There is a certain beetle in this area that the people especially enjoy.  In the dry season, they emerge from the ground and swarm into the trees.  To collect them, the people put a sheet of sorts on the ground and wildly shake one of these trees, evicting hundreds of the little critters at a time from their lofty perches. 

But, March is not quite dry season.  And the beetles are not yet, well, beetles.  While definitely edible, the nationals don’t often eat the larvae because they have to dig them up out of the ground, a painstaking task compared to merely dislodging more mature (and crunchy) insects from their elevated colonies.  But, because book festival takes place in March, what choice did we have, really?  Our school custodian graciously agreed to unearth some of these creatures and prepare them for the big event. 

Boiled and fried, they were certainly well cooked, and Phil popped one in his mouth and swallowed like a pro.  Then he ate a couple more for good measure.

Can’t be that bad, I thought from the sidelines.

Then the chanting started.   Nevermind that I am a woman with delicate sensibilities, the students began asking for me to eat some, too.  And, looking back, wasn’t it nice of Dimeko to prepare not two or three, but a dozen or so of the creatures?  In the moment that the chorus began, it crossed my mind that by eating “a bug,” by engaging in “bush behavior,” I would somehow be inaugurated deeper into the missionary club; that surely our partners back home would be more impressed and touched by my global experiences if said experiences included ingesting something more exotic than fresh pineapple.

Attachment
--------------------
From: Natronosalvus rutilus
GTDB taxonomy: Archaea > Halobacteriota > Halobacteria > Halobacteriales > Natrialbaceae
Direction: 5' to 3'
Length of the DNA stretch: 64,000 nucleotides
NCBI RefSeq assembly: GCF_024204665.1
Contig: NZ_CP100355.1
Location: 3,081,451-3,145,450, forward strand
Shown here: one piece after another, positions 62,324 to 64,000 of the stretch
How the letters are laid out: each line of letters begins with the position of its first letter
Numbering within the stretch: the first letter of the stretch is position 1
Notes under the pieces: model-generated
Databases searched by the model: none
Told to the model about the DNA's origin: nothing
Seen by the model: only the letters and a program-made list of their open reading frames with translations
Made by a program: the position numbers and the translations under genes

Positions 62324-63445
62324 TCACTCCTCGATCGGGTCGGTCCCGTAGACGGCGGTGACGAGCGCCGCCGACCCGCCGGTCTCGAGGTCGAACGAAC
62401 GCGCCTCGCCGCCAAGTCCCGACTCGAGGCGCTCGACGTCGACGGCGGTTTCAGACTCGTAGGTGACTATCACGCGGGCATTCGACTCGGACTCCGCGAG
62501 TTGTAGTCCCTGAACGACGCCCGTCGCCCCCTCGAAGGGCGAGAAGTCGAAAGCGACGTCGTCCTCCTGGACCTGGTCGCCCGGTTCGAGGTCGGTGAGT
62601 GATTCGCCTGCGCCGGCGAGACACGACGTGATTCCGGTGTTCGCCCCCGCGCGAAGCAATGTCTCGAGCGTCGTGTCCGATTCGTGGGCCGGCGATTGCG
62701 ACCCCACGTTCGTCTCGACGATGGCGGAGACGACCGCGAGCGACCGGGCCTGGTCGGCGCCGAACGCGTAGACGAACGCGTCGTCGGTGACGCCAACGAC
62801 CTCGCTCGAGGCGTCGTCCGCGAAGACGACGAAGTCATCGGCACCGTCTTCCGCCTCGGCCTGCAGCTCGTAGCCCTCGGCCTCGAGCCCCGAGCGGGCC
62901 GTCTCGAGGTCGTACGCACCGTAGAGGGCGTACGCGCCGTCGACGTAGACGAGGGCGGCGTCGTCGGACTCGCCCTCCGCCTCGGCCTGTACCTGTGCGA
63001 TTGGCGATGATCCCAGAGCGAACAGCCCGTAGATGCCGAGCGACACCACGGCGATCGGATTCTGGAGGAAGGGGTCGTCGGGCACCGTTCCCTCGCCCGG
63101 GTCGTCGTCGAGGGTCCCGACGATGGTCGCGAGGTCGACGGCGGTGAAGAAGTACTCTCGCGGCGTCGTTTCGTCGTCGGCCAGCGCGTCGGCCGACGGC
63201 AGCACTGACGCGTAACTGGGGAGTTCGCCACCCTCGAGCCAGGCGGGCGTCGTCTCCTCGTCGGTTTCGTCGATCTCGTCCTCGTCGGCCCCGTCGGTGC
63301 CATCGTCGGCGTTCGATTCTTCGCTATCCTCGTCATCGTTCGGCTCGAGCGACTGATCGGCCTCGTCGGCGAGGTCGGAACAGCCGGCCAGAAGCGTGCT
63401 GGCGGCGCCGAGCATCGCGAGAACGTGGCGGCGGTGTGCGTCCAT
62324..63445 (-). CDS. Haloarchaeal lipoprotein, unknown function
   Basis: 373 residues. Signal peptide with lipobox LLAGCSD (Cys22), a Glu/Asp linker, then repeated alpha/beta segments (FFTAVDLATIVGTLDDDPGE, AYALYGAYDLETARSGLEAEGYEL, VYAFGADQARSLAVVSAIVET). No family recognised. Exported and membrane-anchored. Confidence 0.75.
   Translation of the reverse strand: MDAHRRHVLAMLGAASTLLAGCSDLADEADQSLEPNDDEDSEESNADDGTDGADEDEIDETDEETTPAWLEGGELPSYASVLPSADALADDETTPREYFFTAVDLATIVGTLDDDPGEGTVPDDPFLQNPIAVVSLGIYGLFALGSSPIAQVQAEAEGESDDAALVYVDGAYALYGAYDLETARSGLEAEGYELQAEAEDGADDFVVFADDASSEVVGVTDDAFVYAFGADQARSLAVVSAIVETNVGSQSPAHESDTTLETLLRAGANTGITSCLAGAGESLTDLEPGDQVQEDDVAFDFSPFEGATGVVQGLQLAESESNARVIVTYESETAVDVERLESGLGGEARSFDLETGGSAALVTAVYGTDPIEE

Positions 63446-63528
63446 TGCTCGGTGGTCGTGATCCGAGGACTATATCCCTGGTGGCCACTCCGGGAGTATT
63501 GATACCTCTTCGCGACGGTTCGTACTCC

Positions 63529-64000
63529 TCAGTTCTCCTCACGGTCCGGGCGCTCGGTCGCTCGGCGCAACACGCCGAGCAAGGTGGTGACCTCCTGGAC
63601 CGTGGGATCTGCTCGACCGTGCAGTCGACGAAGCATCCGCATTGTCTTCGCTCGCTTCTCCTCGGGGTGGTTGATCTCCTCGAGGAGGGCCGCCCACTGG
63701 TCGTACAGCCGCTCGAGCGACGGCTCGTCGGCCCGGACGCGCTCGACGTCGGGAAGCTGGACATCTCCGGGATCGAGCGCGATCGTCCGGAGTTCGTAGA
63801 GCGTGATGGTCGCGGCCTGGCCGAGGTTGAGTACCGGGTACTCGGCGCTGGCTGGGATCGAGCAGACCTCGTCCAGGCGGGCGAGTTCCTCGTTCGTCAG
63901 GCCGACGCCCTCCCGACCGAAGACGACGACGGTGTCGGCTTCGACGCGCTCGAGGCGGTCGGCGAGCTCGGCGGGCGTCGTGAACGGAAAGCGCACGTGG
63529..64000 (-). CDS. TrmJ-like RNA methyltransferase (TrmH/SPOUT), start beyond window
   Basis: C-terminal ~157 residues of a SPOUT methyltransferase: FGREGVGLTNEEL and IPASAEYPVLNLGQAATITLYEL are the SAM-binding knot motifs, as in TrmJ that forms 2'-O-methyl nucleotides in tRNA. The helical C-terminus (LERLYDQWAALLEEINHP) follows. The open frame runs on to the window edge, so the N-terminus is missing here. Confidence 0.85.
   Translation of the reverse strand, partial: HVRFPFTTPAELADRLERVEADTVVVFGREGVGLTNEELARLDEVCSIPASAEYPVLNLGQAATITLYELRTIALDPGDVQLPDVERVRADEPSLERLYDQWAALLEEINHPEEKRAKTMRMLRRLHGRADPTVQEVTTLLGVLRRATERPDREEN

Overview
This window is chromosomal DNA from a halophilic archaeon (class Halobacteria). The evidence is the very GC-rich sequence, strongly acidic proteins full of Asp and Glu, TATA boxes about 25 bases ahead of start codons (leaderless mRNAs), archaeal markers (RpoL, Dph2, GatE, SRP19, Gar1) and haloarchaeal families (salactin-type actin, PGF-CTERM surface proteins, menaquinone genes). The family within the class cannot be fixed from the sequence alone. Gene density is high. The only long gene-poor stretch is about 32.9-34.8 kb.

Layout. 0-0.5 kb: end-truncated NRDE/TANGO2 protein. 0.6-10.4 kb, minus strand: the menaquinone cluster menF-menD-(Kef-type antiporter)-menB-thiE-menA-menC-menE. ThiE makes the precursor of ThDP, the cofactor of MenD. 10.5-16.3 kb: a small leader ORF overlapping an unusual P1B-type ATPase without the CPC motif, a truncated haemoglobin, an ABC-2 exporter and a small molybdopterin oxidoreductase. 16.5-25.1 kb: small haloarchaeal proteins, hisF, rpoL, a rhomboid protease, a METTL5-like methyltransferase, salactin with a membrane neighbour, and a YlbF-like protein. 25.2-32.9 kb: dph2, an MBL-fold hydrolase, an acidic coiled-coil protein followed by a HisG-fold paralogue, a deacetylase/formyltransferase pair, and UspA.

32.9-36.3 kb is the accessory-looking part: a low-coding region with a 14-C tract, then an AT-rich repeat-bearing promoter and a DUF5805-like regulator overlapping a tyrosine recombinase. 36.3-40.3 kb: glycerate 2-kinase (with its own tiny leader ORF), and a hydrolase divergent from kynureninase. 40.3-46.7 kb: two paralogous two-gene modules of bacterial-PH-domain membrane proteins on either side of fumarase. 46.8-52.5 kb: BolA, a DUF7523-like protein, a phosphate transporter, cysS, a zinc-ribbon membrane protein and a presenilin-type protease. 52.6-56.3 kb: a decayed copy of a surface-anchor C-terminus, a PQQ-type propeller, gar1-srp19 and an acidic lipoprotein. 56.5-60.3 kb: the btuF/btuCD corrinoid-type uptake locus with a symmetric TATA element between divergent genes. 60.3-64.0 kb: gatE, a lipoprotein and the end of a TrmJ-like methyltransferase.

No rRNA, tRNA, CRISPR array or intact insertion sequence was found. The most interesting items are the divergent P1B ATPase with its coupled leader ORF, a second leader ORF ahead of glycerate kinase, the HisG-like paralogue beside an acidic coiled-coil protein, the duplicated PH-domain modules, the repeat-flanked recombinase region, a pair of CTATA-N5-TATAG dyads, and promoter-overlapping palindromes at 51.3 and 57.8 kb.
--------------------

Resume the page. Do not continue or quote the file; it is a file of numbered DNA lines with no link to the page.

Considering I already had a clothespin on my nose as part of my Junie B. Jones (and the Stinky Smelly Bus) costume, and the fact that they had met their goal, how could I not do this for them?  Besides, the kids were just so darn cute.